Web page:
hapter 7 FORES IN BEAMS AN ABLES onsider a straight twoforce member AB subjected at A and B to equal and opposite forces F and F directed along AB. utting the member AB at and drawing the freebody B
More informationBeams. Beams are structural members that offer resistance to bending due to applied load
Beams Beams are structural members that offer resistance to bending due to applied load 1 Beams Long prismatic members Nonprismatic sections also possible Each crosssection dimension Length of member
More informationCHAPTER 6 BENDING Part 1
Ishik University / Sulaimani Civil Engineering Department Mechanics of Materials CE 211 CHAPTER 6 BENDING Part 11 CHAPTER 6 Bending Outlines of this chapter: 6.1. Chapter Objectives 6.2. Shear and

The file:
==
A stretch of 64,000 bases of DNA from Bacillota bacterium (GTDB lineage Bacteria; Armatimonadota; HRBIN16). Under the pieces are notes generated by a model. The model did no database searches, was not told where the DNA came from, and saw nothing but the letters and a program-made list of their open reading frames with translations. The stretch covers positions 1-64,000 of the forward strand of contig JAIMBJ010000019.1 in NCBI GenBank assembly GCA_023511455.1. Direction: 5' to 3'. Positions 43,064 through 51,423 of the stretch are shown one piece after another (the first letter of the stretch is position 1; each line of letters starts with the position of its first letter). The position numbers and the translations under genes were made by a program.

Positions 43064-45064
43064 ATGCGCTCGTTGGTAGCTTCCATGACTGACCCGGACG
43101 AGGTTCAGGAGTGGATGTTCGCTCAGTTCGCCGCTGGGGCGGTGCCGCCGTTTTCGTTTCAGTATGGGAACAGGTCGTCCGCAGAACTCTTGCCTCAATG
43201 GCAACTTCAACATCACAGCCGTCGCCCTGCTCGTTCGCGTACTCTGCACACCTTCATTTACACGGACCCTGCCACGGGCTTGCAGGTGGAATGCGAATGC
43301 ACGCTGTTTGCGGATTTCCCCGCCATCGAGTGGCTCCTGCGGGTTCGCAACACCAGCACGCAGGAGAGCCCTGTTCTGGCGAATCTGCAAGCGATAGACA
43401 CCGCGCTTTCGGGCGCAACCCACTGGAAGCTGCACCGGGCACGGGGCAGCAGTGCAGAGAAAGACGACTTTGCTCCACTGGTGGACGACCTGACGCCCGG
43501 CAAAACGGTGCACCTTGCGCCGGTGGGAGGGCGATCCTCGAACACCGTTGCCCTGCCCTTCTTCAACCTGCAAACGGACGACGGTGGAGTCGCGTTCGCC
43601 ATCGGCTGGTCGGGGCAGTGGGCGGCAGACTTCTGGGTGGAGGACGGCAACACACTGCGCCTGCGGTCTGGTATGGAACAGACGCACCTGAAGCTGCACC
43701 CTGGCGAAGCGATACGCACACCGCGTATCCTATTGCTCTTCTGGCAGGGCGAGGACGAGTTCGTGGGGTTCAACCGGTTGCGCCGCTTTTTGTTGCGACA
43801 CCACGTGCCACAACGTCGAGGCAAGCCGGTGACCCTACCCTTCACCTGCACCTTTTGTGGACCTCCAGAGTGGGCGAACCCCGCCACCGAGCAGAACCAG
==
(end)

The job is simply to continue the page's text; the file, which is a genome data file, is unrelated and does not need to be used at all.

More informationdv dx Slope of the shear diagram =  Value of applied loading dm dx Slope of the moment curve = Shear Force
Beams SFD and BMD Shear and Moment Relationships w dv dx Slope of the shear diagram =  Value of applied loading V dm dx Slope of the moment curve = Shear Force Both equations not applicable at the point
More informationMECHANICS OF MATERIALS. Prepared by Engr. John Paul Timola
MECHANICS OF MATERIALS Prepared by Engr. John Paul Timola Mechanics of materials branch of mechanics that studies the internal effects of stress and strain in a solid body. stress is associated with the
More information7.4 The Elementary Beam Theory
7.4 The Elementary Beam Theory In this section, problems involving long and slender beams are addressed. s with pressure vessels, the geometry of the beam, and the specific type of loading which will be
More informationUNIT 1 STRESS STRAIN AND DEFORMATION OF SOLIDS, STATES OF STRESS 1. Define stress. When an external force acts on a body, it undergoes deformation.